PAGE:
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Kentucky Derby: Baffert following familiar paths to Louisville
By Jay Privman
ARCADIA, Calif. – Bob Baffert must have the source code, because he keeps going in for more. It’s a month before the Kentucky Derby, and, like seemingly every spring, here he is with a couple of top contenders, this year’s models being Jaycito and The Factor. Yes, there are some familiar names among trainers on the Derby trail every year, but since his first appearance in 1996, Baffert has been the most consistent in terms of achievement.
Consider that Baffert has won the Kentucky Derby three times but also owns five wins in the Santa Anita Derby, a race in which he sends out two horses, Jaycito and Midnight Interlude, on Saturday. Next weekend, Baffert will take The Factor back to Oaklawn Park, scene of his victory in last month’s Rebel Stakes, for the Arkansas Derby. He’s been down this road so many times that even though he wants nothing more than another Derby victory, Baffert has the perspective to know just how elusive the quest is.
“You can’t woof until you put the saddle on them and take them over to the rail, and even then you’re not home,” Baffert said while watching his horses train earlier this week at Santa Anita. “Look at Lookin At Lucky. When he drew the one hole in the Derby, I lost all interest. I had just left Cracker Barrel earlier in the morning, and I wanted to throw up my chicken-fried steak and eggs.
“At this point, you just don’t want them to regress. You get them ready, plot their next race, and hope they don’t regress. But you better prepare for the worst, because you don’t know when you’re going to be back.”
Never has Baffert felt that more than his first time at the Derby, in 1996. Cavonnier, who had given Baffert his first victory in the Santa Anita Derby just weeks earlier, led in deep stretch at Churchill Downs and lost a brutal photo finish to Grindstone. Not knowing what would unfold in future years, Baffert was in a funk for months and didn’t really snap out of it until Silver Charm won the 1997 Derby.
Baffert followed up with Kentucky Derby victories by Real Quiet in 1998 and War Emblem in 2002. He has not won since, but in recent years has had good chances. Pioneerof the Nile, who gave Baffert his fifth win in the Santa Anita Derby in 2009, finished second in Kentucky to longshot Mine That Bird. Lookin At Lucky got mugged the first quarter-mile of last year’s Derby, rallied to finish sixth, then won the Preakness, and went on to be named champion 3-year-old male.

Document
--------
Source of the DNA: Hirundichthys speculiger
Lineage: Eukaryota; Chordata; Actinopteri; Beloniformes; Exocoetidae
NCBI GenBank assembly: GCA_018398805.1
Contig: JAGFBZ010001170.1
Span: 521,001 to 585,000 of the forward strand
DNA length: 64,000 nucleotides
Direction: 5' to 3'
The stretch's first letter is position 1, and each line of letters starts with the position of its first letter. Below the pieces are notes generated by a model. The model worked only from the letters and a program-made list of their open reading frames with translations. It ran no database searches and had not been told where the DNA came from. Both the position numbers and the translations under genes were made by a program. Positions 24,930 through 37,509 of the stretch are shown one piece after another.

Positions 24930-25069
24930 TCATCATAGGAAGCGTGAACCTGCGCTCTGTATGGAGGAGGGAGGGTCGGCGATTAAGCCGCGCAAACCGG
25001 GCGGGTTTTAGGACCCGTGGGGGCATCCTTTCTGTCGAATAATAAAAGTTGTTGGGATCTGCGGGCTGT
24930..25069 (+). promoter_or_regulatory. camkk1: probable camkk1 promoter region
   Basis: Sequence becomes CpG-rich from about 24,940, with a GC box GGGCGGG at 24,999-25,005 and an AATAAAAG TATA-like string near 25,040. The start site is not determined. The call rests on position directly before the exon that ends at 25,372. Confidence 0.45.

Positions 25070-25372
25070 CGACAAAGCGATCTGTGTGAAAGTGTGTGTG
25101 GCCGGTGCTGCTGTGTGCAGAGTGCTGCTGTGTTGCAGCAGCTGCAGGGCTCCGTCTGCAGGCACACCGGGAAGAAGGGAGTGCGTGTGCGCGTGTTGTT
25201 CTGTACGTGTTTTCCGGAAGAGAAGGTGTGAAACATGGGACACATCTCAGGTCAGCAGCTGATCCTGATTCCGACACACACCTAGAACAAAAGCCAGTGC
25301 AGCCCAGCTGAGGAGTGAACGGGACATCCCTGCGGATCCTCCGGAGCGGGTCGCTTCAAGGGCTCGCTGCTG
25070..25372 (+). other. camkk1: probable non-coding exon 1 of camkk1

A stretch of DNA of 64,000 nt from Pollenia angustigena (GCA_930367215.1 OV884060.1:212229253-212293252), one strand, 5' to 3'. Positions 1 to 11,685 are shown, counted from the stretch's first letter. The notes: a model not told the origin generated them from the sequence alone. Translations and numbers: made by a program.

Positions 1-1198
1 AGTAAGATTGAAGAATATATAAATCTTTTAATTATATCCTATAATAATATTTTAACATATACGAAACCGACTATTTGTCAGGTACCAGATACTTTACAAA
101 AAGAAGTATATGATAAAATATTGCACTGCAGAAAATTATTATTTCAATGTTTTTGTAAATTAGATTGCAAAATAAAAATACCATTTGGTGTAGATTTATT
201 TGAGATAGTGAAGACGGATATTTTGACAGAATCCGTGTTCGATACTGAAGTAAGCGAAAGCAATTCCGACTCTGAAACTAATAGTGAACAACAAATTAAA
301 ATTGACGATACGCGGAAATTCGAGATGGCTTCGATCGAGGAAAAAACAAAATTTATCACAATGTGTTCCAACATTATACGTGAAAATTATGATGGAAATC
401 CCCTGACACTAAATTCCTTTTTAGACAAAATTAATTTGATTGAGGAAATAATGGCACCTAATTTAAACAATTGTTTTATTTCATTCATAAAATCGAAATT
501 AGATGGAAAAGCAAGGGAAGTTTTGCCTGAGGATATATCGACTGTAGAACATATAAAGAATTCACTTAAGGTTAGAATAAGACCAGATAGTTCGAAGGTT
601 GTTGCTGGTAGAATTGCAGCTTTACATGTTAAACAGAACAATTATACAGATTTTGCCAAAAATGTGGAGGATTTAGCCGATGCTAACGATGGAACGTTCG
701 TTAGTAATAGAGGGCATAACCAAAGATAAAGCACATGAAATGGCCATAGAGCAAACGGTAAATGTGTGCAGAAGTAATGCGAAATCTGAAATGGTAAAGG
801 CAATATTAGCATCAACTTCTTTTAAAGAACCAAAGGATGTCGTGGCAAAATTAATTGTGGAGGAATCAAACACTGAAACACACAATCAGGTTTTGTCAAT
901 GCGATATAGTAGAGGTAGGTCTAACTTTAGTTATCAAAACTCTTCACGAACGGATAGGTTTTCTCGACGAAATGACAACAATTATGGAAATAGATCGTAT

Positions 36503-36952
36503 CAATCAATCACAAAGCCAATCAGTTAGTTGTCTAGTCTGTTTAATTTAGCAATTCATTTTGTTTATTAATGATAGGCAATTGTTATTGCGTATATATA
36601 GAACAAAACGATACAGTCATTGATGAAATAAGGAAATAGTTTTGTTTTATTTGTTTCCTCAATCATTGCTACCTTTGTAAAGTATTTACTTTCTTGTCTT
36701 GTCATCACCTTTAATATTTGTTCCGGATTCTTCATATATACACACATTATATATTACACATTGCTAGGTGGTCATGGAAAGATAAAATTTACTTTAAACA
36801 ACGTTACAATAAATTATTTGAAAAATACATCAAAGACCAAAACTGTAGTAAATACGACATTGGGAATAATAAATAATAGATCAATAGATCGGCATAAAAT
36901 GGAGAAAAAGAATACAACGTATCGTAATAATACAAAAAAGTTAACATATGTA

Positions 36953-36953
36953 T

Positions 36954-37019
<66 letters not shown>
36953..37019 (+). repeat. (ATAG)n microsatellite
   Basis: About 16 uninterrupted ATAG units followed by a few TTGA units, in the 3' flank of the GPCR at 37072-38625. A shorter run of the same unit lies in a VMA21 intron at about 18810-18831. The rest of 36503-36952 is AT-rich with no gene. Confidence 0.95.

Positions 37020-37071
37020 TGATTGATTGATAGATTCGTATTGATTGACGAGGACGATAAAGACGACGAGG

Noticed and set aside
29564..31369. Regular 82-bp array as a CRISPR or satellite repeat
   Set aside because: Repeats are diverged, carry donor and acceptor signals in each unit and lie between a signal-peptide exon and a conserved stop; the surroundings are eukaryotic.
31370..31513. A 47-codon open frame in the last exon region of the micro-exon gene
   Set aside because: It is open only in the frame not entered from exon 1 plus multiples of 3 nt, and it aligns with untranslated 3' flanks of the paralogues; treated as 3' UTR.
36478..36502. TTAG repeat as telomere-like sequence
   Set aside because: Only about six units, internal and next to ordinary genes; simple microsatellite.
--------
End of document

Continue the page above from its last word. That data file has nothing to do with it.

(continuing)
His two top prospects this year are complete contrasts.
Jaycito is a late-running, light-framed horse who came to Baffert’s barn after making his first four starts for trainer Mike Mitchell. Last year, Mitchell used blinkers in all of Jaycito’s races, including a victory in the Norfolk Stakes and a wild run in the Breeders’ Cup Juvenile in which Jaycito bolted on the first turn. Baffert removed the blinkers for Jaycito’s first start of the year in the San Felipe, but they are back on for the Santa Anita Derby.
The Factor, who has been with Baffert since the start of his career, was highly touted from the beginning. After a disappointing debut as the odds-on favorite, he has won three straight races, utilizing his keen speed to run his rivals off their feet. Though Baffert has been circumspect about The Factor getting to the Kentucky Derby, he has been more emboldened of late.
“He’s been doing really, really well,” Baffert said. “He got a lot out of that last race in Arkansas. He’s fitter now. Once we sent him long, he realized he better slow down. It’s a long way around there. He’s got to do it in the Arkansas Derby. If he runs well there, we’ll look at the Derby. If not, we’ll pass. We’ll let him tell us if he’s ready for the next step. I thought he ran hard, and he ran fast last time. I loved the way he re-broke.”
This year’s Santa Anita Derby comes in the midst of a terrific meet for Baffert. Barring the unforeseen, he will win a record ninth training title at Santa Anita’s winter meeting. His biggest stakes win came in the Santa Anita Handicap, in which Game On Dude survived a rough stretch run and a lengthy inquiry.
“Other than Always a Princess, I’ve had a good meet,” Baffert said, referring to the filly who suffered a career-ending fracture in the Santa Margarita. “When she got hurt, she was tired and rubber-legged. Fortunately, she’s doing well. We got lucky there.”
Baffert was one of the most-outspoken proponents of returning to a dirt surface this season at Santa Anita and defends the decision to remove the synthetic material that had been here the three previous winters.
“I hear people complain about the track, but with the synthetics, I had about 30 horses turned out at the farm, and now I’ve got about eight,” he said. “And before, they’d go up there for eight months with tendons and suspensories, tibias, weird stuff.”
Baffert once co-authored a book called “Dirt Road to the Derby.” He’s on that road again.
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